This bar is of most relevance to the Calgary Highlanders,
as several members may in fact be qualified for it. The Regiment provided augmentees
to 4 Canadian Mechanized Brigade Group, which was stationed in the Federal Republic of
Germany during the Cold War. This brigade, the best equipped and most combat capable
brigade in the Canadian Army, trained with the full intent of facing massive Warsaw Pact
assaults into Western Europe. During the 1980s, many Highlanders would do "fly
overs" to what was then known as West Germany to participate in NATO exercises as
part of the brigade group. Calculation of time served has been administratively
PAKISTAN 1989 - 90
A minimum of 90 days service with the Mine Awareness and Clearance Training Program in
Pakistan, during the period beginning on 15 Mar 1989 and ending on 29 Jul 1990, under the
auspices of the United Nations. This award was subsequently replaced by the United
Nations Special Service Medal and recipients of this bar may exchange it for his medal
An aggregate of 180 days of honourable service on the posted strength of Canadian Forces
Station (CFS) Alert, or of honourable service with a military force operationally deployed
to or at CFS Alert, since it began its operation on 1 Sep 1958 and still continuing. Units
deployed at CFS Alert include such detachments as aircrew flying into the station for
PEACE - PAIX
An aggregate of 180 days of honourable service in peacekeeping operations, from Nov 1947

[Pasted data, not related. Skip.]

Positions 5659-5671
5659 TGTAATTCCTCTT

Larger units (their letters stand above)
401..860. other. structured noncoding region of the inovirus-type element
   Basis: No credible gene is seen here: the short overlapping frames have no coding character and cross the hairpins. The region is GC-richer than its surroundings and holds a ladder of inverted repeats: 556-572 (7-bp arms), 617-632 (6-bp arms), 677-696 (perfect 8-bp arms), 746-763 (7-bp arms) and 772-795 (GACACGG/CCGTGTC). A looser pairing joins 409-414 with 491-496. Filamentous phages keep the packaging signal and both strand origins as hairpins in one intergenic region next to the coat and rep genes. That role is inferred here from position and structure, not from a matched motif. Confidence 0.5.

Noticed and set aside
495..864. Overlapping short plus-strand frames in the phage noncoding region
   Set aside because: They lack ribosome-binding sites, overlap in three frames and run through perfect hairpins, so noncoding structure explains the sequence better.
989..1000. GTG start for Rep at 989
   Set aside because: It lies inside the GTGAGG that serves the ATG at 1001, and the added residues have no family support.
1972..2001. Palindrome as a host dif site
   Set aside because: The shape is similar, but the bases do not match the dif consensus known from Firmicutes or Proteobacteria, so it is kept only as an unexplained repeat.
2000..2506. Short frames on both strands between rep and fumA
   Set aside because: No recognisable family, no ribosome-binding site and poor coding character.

(the beginning of international peacekeeping operations) to 21 Jun 2001. It was issued for
service which had not been recognized by any other award in, or accepted into, the
Canadian Honours system at the time. On 21 Jun 2001, this award was replaced by the
CPSM (Canadian Peacekeeping Service Medal).
An aggregate of 30 days of honourable service performed outside Canada since 11 Jun 1984
in support of any humanitarian operation, conducted in response to a disaster or human
conflict, set out in the schedule, including rescue, relief and reconstruction operations,
provided the service has not been acknowledged by the award of any other honour that is
part of or is recognized by the Canadian Honours System.
An aggregate of four years of honourable service as a Canadian Ranger, performing the
duties of providing a military presence in support of Canadian sovereignty including
reporting unusual activities, collecting local data of significance to support military
operations, providing local expertise, assistance and advice, as guide and advisor, in
search and rescue activities, and completion of a minimum of three Ranger Patrol
Exercises, within Canada or its territorial and contiguous waters since 1947.
||Where the undress ribbon is worn, a silver maple
leaf is worn to denote a second bar.
||Where the undress ribbon is worn, a gold maple
leaf is worn to denote a third bar.
||Where the undress ribbon is worn, a red maple
leaf is worn to denote a fourth bar and any subsequent bars.